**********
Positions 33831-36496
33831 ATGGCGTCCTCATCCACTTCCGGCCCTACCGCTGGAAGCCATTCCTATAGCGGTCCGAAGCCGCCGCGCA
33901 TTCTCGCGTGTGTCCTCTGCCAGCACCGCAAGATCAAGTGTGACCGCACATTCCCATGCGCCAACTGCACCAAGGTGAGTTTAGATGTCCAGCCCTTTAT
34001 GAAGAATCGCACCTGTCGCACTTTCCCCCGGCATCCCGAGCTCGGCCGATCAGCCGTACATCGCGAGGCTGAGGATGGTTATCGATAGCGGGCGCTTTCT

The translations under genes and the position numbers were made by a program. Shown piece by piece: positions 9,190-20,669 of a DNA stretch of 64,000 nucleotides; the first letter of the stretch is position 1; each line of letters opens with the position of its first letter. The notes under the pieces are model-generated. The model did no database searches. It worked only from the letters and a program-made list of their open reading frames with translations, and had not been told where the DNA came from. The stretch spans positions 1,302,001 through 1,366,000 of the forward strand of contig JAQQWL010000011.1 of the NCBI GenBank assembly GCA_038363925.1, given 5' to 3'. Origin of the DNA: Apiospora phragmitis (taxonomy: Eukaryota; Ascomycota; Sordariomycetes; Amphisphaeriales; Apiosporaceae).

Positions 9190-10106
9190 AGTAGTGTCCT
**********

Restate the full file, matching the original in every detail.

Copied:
Positions 33831-36496
33831 ATGGCGTCCTCATCCACTTCCGGCCCTACCGCTGGAAGCCATTCCTATAGCGGTCCGAAGCCGCCGCGCA
33901 TTCTCGCGTGTGTCCTCTGCCAGCACCGCAAGATCAAGTGTGACCGCACATTCCCATGCGCCAACTGCACCAAGGTGAGTTTAGATGTCCAGCCCTTTAT
34001 GAAGAATCGCACCTGTCGCACTTTCCCCCGGCATCCCGAGCTCGGCCGATCAGCCGTACATCGCGAGGCTGAGGATGGTTATCGATAGCGGGCGCTTTCT

The translations under genes and the position numbers were made by a program. Shown piece by piece: positions 9,190-20,669 of a DNA stretch of 64,000 nucleotides; the first letter of the stretch is position 1; each line of letters opens with the position of its first letter. The notes under the pieces are model-generated. The model did no database searches. It worked only from the letters and a program-made list of their open reading frames with translations, and had not been told where the DNA came from. The stretch spans positions 1,302,001 through 1,366,000 of the forward strand of contig JAQQWL010000011.1 of the NCBI GenBank assembly GCA_038363925.1, given 5' to 3'. Origin of the DNA: Apiospora phragmitis (taxonomy: Eukaryota; Ascomycota; Sordariomycetes; Amphisphaeriales; Apiosporaceae).

Positions 9190-10106
9190 AGTAGTGTCCT